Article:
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Kingman Fire Department reflects on 100 years

The Kingman Fire Department will celebrate its 100th anniversary with a public event at Station 22, 1605 Harrison St., on Wednesday, Sept. 22. (Miner file photo)

The Kingman Fire Department will celebrate its 100th anniversary with a public event at Station 22, 1605 Harrison St., on Wednesday, Sept. 22. (Miner file photo)

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Kingman and Northern Arizona Fire District firefighters conduct a training exercise in 2021. (Miner file photo)

Kingman Fire Department’s 100th anniversary Celebration

When: Wednesday, Sept. 22, 5-9 p.m.

Where: Station 22, 1605 Harrison St.

What: An opportunity to talk to firefighters and learn about services KFD provides

The Kingman Fire Department is celebrating 100 years of service. After getting its start in 1921, the department has made the safety of Kingman residents and Kingman firefighters a top priority.

Fire chief Jake Rhoades said throughout his seven years with KFD, he is proud to see how the culture of the fire department puts safety first and has created a progressive culture around safety and community services.

“The Kingman Fire Department has always been looked up to as leaders in the fire service in Mohave County, as well as the state of Arizona,” Rhoades said.

Rhoades said one of the biggest milestones the department has seen was the transition from a department of volunteers to a career department.

During his time as fire chief, Rhoades said he’s proud of how adaptable the department is to change. He is also pleased with the customer service aspect of the department.

“Our firefighters are out looking for every opportunity to train and better themselves and better their department,” Rhoades said.

Rhoades said the health and safety of firefighters is a top priority for him. The department has a health and wellness program, which provides physicals and nutrition courses. The department also requires annual physical aptitude tests.

The department is also implementing programs other departments “don’t even dream of.” For example, the Cancer Awareness Program is important since firefighters are exposed to harmful substances.

Rhoades said they also follow the clean cab concept, which is controversial among some fire departments. The premise of clean cabs is to prevent exposure to harmful substances that could potentially cause cancer. Rhoades said it’s a way to protect firefighters’ long-term health.

Over the years, KFD has helped communities across the county, risking their lives to save others.

Rhoades said certain events from Kingman’s history have shaped the department, such as the death of 11 firefighters in 1973 due to a propane tank explosion.

Rhoades said during his time with KFD, he remembers when the department lost a battalion chief and how the department rallied together.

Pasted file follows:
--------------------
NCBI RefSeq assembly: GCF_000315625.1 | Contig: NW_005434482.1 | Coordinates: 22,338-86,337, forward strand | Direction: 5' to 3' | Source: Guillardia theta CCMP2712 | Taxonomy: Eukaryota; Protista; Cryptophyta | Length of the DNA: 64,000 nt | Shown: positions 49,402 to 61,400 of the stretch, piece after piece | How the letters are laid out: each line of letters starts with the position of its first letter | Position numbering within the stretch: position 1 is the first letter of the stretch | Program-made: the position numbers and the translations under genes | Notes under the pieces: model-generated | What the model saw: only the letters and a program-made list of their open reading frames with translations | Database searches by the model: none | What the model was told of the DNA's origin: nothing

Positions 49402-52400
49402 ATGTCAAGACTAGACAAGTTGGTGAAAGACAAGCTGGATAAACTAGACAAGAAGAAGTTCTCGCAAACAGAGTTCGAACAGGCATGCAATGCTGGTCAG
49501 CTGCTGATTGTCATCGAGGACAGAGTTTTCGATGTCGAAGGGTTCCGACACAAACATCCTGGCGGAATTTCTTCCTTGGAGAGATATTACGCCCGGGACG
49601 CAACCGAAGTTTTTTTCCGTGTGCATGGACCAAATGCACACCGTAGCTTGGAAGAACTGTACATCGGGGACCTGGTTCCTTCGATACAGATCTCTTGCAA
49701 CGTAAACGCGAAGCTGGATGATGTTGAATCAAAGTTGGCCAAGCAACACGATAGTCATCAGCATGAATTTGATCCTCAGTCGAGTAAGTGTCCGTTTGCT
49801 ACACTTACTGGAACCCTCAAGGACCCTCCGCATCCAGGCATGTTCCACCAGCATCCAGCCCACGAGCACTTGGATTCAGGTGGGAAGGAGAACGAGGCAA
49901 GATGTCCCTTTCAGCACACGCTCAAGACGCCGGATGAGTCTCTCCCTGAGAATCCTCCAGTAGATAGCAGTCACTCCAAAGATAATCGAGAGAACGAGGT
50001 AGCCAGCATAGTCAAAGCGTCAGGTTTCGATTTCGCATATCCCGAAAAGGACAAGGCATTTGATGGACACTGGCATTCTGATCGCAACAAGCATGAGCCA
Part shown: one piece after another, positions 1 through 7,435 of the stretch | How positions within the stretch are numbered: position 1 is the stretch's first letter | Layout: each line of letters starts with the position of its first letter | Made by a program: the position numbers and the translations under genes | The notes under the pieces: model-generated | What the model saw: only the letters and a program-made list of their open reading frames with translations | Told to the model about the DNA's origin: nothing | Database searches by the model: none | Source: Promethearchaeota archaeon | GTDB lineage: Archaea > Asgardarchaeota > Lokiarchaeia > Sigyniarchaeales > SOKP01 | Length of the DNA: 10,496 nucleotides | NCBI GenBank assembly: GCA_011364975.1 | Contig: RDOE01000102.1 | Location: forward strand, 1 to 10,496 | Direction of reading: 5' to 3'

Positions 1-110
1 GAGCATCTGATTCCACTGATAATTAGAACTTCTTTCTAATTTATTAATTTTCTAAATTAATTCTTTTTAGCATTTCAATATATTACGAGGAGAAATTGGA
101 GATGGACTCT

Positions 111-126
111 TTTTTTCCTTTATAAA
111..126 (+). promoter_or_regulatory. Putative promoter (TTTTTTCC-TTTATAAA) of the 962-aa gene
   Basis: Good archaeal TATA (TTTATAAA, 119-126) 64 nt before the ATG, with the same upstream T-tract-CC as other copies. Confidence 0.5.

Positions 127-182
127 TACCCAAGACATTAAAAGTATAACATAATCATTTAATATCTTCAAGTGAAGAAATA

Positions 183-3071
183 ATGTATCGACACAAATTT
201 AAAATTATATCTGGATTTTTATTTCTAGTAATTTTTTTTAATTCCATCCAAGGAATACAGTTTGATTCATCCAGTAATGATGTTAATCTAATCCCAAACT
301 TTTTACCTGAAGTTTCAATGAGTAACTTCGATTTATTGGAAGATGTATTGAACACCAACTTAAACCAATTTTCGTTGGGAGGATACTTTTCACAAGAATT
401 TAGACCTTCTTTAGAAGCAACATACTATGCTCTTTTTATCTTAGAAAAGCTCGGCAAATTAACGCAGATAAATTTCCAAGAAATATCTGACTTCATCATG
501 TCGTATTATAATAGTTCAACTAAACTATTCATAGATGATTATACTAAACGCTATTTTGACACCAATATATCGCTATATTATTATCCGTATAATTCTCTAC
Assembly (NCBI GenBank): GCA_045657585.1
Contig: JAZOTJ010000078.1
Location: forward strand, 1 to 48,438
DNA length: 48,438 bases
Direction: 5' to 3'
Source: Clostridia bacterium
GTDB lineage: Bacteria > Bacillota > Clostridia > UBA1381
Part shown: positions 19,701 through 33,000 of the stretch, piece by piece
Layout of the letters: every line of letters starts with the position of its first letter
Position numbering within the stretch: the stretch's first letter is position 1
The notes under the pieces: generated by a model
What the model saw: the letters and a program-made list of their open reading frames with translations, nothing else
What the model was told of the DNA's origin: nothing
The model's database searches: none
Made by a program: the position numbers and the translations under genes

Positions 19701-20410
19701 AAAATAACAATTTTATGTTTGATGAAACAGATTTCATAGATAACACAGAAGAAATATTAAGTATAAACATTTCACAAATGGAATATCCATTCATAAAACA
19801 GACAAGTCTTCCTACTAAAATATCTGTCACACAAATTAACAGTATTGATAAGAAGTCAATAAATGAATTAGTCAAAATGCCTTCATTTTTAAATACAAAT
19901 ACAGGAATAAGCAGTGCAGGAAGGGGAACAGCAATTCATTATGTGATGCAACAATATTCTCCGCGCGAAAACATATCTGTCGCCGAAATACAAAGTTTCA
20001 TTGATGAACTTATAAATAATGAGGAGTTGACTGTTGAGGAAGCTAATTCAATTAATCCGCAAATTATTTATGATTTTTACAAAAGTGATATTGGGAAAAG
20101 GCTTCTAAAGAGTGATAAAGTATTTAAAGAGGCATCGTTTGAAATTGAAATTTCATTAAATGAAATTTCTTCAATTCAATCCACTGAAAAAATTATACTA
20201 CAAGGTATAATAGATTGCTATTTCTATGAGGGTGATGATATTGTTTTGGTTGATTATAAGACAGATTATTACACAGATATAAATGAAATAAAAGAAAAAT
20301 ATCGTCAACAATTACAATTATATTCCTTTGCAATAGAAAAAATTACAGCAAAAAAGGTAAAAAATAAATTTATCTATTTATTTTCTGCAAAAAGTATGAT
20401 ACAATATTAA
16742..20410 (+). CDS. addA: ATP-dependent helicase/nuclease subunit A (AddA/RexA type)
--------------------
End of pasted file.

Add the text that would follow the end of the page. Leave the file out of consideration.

“That’s one of those symbolic events that really showed me what the true culture of this organization is, and how much they really care about each other and the community,” Rhoades said.

Rhoades is also happy to see new positivity come out of the department, such as seeing the first Fire Explorer Academy students graduate and seeing KFD firefighters embrace the program since they are “our future.”

“We’re so focused on each other, and helping and doing,” Rhoades said. “It’s something special because that extends out into the community.”

For the next 100 years, Rhoades said he wants to continue improving the level of service the fire department can provide, including ambulance and hazmat services.

KFD boasts the only hazmat team in all of Mohave County, Rhoades said.

“As our call volume continues to increase, we are going to have to expand our level of service and look at adaptable ways to meet that demand,” Rhoades explained.

The department also recently implemented a drone program, which will help with a variety of services to protect the safety of the community and firefighters.

Rhoades also said that managing the Northern Arizona Fire District has helped extend services to communities across the county.

“The Kingman Fire Department has been here for 100 years. It continues to get better and better every day,” Rhoades said. “They are a solid foundation in the community that can be counted on in the event of any emergency.”

KFD will celebrate a century of service on Wednesday, Sept. 22 from 5-9 p.m. at Station 22 located at 1605 Harrison St.

Rhoades said attendees at the event will have the opportunity to meet with firefighters, ask questions and learn about services, view demonstrations and enjoy refreshments.

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